Trim of aerodynamically faired single-track vehicles in crosswinds
P: Waldheimstrasse 32, CH-3012 Bern, Switzerland
W: Hochschule für Technik und Architektur Bern, Morgartenstrasse 2c, CH-3014 Bern, Switzerland. firstname.lastname@example.org
This paper is about minimizing the disturbing effects of steady crosswinds on single-track vehicles (velomobiles and hpv / bicycles / motorcycles). A solution of the static problem ‘aerodynamically faired single-track vehicle in crosswind’ is presented.
The Cornell Bicycle Model (Cornell Bicycle Research Project) describes the physical behavior of an idealized bicycle (single-track vehicle) at no wind. Other equations in a previous paper describe the torques on fairings due to aerodynamic forces which induce lean of single-track vehicles and lead to steering-action. These equations are combined with those of the bicycle model to describe the conditions for equilibrium at some lean but zero steering angle. Parameters affecting equilibrium are mass distribution, vehicle- and fairing geometry and the relative position of fairing and vehicle structure. Faired single-track velomobiles whose parameters are such that the equilibrium-equation (‘trim equation’) is fullfilled could be easier to ride in steady crosswind than those designed at random.
Because the trim equation derived in this paper does not describe the dynamic behavior e.g. of a velomobile coming from a no-wind situation into one with steady, alternating or impulse-input crosswind, further investigations will be needed for even better hpv- or other single-track vehicle design.
Bicycles with disk wheels or other lifting surfaces and aerodynamically faired single- or multi-track human powered vehicles may be safely ridden in low and steady crosswind. But when the speed and direction of the wind change in unsteady patterns, today’s lightweight, aerodynamically faired vehicles become hard to control. Multi-track vehicles may remain rideable because mainly one degree of freedom, rotations about the yaw-axis, has to be controlled, whereas single-track vehicles need to be controlled in the two degrees of freedom roll and yaw (yaw-roll-coupling) and may become very difficult to handle.
It is therefore important to increase understanding of the statics and the dynamics of these latter vehicles. This paper is about the statics of single-track vehicles in steady crosswind; it presents conditions for equilibrium at some lean angle and at zero steer angle. Solutions of the dynamic problem, where angular velocities are not zero, may be derived in later work.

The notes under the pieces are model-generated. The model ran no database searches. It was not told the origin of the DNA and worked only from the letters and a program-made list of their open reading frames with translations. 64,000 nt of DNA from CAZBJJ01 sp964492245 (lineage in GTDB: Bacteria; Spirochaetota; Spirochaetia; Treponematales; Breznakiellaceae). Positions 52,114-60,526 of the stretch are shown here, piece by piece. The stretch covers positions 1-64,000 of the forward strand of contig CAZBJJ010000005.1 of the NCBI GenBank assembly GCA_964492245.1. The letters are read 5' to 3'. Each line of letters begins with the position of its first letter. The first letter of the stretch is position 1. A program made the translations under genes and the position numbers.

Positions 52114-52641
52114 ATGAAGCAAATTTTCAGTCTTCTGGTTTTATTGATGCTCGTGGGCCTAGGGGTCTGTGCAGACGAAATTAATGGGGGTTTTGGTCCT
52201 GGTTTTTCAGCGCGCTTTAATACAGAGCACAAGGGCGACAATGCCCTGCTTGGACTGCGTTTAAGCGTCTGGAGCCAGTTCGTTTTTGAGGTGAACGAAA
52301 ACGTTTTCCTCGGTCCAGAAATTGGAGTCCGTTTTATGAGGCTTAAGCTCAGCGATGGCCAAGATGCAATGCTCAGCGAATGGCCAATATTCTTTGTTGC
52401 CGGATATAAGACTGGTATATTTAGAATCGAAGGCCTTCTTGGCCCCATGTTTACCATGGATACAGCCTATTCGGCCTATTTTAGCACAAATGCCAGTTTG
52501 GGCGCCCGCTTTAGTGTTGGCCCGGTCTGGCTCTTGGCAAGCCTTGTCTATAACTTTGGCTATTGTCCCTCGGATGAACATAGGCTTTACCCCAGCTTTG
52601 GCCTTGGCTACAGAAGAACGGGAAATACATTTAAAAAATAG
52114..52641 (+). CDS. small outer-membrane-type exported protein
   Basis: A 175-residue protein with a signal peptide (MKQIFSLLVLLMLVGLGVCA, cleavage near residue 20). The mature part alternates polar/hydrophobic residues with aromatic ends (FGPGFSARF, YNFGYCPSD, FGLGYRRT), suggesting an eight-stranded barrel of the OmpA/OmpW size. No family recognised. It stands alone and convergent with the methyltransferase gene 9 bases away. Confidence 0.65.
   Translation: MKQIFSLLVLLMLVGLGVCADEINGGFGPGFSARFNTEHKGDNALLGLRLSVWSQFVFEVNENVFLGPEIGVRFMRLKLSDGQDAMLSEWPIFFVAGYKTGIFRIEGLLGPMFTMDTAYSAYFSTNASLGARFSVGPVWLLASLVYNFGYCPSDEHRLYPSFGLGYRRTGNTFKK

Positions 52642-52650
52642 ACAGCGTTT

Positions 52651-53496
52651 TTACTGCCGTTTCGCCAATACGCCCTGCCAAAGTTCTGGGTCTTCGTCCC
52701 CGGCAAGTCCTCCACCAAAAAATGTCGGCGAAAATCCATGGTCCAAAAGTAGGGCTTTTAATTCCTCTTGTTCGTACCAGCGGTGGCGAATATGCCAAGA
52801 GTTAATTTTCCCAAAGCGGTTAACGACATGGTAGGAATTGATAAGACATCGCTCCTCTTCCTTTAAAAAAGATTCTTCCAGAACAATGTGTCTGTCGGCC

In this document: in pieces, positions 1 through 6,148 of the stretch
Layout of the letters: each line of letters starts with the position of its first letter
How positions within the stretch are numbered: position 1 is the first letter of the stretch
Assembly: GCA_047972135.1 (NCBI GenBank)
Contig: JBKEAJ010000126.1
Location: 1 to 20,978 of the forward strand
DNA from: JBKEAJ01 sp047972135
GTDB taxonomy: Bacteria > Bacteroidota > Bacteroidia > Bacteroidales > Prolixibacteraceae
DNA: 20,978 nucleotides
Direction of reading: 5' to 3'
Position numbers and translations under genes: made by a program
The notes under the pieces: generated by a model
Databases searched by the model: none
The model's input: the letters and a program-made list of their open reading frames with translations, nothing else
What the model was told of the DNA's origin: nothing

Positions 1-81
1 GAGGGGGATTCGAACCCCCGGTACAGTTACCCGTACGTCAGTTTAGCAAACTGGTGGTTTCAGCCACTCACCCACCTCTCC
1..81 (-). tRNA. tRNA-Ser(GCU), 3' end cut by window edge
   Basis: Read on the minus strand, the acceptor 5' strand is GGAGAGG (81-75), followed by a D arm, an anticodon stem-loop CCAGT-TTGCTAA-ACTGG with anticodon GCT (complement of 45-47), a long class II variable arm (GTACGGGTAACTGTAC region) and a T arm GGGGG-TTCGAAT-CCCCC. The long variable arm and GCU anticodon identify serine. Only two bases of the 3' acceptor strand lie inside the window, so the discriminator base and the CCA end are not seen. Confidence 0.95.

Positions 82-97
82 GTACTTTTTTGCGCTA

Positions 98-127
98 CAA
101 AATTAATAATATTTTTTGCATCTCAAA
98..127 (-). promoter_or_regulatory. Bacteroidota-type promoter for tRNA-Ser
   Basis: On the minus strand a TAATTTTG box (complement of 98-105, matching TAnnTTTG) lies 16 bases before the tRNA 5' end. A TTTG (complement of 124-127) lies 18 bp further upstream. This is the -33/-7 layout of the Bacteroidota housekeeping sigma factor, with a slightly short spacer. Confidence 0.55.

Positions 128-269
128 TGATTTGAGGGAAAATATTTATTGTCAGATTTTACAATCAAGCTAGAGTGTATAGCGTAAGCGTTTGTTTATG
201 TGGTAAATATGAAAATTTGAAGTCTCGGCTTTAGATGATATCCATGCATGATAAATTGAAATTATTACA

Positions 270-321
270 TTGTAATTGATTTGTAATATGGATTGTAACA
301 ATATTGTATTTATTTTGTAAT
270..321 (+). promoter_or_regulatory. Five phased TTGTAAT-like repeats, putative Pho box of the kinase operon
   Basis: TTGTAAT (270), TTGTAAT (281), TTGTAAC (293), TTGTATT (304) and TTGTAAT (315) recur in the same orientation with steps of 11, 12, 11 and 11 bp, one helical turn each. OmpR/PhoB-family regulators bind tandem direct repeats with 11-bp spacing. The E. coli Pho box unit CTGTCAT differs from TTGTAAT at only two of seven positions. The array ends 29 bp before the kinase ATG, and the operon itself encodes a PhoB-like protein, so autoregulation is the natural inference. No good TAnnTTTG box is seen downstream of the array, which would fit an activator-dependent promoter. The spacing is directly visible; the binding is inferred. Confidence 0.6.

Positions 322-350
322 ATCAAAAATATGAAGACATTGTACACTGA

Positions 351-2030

A single-track vehicle can be compared to a great extent with a sailing-boat. There, trim also needs to be achieved in order that the boat neither turns away from the wind nor very quickly turns into the wind. Yet, the comparability of single-track vehicles and boats is limited in that a boat at zero speed may return from high rolling angles whereas a single-track vehicle returns to vertical only when speed is not zero.
Riders of faired velomobiles (single- or multi-track) know that lift may help to compensate drag (of any form: due to slope, to rolling resistance or air-flow). In order to gain a lot of energy from the wind by maximizing lift as much as possible, it would be necessary to increase the lateral area. But this is in conflict with the wish to ride the velomobile on narrow and on public streets as safely as possible.
The main intention of this paper is not to explain sailing with velomobiles, but to describe the statics of single-track vehicles in crosswinds in the hope that safer velomobiles may be designed in the future. Therefore, here, minimization of the lateral area of the fairing is suggested.
The main problem in the static case is the location of the center of pressure relative to the center of mass and the wheels of the vehicle. The center of pressure is the center of the aerodynamic forces acting on the vehicle, whereas the center of mass is the center of the gravitational forces (Fuchs, 1993 and 1994).
If the vehicle was airborne and if the center of pressure lay behind the center of mass, the nose of the vehicle would turn into a lateral wind (airborne vehicles rotate around axis through the center of mass). If, conversely, the center of pressure was in front of the center of mass, the vehicle’s nose would point out of the crosswind.